The introduction of breast cancer screening in the UK have caused more harm than
good, claims a new study published on bmj.com.
included false positives (abnormal results that turn out to be normal) and
overtreatment (treatment of harmless cancers that would never have caused
symptoms or death during a patient's lifetime). This may be because the cancer
grows so slowly that the patient dies of other causes before it produces
symptoms, or the cancer remains dormant or regresses.
shows that the harms of screening largely offset the benefits up to 10 years,
after which the benefits accumulate, but by much less than predicted when
screening was first started.
Forrest report in 1986, which led to the introduction of breast cancer
screening in the UK,
estimated the number of screened and unscreened women surviving each year over
a 15-year period. Costs and benefits
were measured in quality adjusted life years or QALYs (a combined measure of
quantity and quality of life) but it omitted harms.
suggested that screening would reduce the death rate from breast cancer by
almost one third with few harms and at low cost.
the Forrest report, the harms of breast cancer screening have been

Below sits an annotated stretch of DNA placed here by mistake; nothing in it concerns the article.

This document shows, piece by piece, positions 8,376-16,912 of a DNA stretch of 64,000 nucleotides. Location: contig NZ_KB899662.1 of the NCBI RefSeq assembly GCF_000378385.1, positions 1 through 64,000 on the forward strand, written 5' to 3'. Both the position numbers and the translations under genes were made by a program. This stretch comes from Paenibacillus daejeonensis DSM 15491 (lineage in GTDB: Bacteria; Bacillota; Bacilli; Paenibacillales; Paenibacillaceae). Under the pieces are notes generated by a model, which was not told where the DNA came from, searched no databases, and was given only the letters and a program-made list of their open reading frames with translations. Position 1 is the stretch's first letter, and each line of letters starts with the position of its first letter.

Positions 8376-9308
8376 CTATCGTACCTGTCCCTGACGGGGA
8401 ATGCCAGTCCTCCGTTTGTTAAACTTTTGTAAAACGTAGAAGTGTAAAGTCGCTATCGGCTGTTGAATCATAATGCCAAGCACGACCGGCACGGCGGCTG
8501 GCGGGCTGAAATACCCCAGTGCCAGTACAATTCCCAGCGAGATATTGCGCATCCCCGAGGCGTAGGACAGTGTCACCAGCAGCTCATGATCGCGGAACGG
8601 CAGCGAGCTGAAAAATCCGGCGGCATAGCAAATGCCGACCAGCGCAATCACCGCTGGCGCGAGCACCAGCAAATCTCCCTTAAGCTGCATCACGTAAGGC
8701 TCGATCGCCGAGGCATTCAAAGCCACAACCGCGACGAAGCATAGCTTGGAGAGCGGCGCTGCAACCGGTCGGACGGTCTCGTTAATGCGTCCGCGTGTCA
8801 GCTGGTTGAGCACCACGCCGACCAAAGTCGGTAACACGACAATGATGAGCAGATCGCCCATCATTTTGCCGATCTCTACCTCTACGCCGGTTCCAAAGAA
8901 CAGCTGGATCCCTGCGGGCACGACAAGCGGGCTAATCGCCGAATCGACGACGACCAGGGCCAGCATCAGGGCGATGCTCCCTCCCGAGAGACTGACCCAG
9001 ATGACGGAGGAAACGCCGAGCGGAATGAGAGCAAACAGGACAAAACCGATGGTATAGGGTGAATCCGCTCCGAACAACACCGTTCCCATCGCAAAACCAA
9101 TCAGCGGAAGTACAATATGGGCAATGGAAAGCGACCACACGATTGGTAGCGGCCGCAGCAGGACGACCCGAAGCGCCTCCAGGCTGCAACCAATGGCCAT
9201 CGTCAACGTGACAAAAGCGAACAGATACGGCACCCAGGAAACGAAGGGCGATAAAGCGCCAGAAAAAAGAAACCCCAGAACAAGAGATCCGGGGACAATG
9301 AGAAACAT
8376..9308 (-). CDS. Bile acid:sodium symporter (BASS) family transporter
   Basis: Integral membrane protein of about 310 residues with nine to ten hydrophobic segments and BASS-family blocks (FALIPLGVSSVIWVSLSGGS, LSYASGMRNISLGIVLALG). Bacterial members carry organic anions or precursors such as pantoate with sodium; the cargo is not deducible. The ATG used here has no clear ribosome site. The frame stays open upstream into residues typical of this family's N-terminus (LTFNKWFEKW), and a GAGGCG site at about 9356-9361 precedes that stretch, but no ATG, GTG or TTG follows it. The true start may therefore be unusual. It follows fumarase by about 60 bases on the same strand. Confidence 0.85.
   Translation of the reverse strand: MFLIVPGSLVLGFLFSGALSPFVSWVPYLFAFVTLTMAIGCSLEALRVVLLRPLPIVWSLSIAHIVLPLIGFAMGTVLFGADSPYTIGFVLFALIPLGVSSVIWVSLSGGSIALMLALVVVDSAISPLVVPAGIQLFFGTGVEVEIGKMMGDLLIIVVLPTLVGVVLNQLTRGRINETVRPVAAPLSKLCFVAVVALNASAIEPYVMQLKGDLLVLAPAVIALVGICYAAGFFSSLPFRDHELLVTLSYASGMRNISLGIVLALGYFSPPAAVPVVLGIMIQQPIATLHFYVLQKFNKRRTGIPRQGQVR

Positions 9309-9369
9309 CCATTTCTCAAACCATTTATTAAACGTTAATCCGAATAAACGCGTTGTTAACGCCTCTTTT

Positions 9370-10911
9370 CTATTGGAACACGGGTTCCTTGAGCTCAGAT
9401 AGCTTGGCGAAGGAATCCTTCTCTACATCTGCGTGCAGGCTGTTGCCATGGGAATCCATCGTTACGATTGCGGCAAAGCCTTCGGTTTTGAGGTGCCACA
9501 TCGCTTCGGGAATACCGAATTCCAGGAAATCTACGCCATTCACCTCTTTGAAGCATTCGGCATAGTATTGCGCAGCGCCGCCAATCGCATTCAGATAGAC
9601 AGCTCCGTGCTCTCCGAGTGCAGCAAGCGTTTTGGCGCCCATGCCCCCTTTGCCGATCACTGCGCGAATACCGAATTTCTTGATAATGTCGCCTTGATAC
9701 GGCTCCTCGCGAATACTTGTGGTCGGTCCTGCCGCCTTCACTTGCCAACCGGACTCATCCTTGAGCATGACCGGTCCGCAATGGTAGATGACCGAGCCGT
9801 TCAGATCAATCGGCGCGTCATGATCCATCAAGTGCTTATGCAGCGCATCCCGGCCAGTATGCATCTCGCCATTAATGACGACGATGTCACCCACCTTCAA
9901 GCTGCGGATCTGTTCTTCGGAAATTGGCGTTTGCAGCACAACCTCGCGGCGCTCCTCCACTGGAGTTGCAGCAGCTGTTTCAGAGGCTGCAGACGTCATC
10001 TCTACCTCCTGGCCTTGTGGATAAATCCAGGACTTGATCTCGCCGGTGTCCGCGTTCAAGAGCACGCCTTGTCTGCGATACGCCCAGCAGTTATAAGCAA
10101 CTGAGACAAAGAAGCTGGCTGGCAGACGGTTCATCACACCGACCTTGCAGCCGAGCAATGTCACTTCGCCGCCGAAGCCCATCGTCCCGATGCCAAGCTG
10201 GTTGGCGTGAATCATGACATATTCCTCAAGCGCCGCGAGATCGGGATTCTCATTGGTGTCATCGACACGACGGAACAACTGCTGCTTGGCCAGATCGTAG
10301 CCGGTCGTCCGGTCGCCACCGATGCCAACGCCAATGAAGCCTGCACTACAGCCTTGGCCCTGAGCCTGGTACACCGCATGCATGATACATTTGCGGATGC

acknowledged. So, researchers at the University
of Southampton set out to
update the report's survival estimates by combining the benefits and harms of
screening in one single measure.
results are based on 100,000 women aged 50 and over surviving by year up to 20
years after entry to the screening programme.
of false positives and unnecessary surgery reduced the benefits of screening by
about half. The best estimates generated negative net QALYs for up to eight
years after screening and minimal gains after 10 years.
20 years, net QALYs accumulate, but by much less than predicted by the Forrest
authors say more research is needed on the extent of unnecessary treatment and
its impact on quality of life. They also call for improved ways of identifying
those most likely to benefit from surgery and for measuring the levels and
duration of the harms from surgery. From a public perspective, the meaning and
implications of overdiagnosis and overtreatment need to be much better
explained and communicated to any woman considering screening, they add.
the continuing uncertainty surrounding the extent of overtreatment is apparent
in a study of French women published on bmj.com last month, which put
overdiagnosis of invasive breast cancer due to screening at around 1%.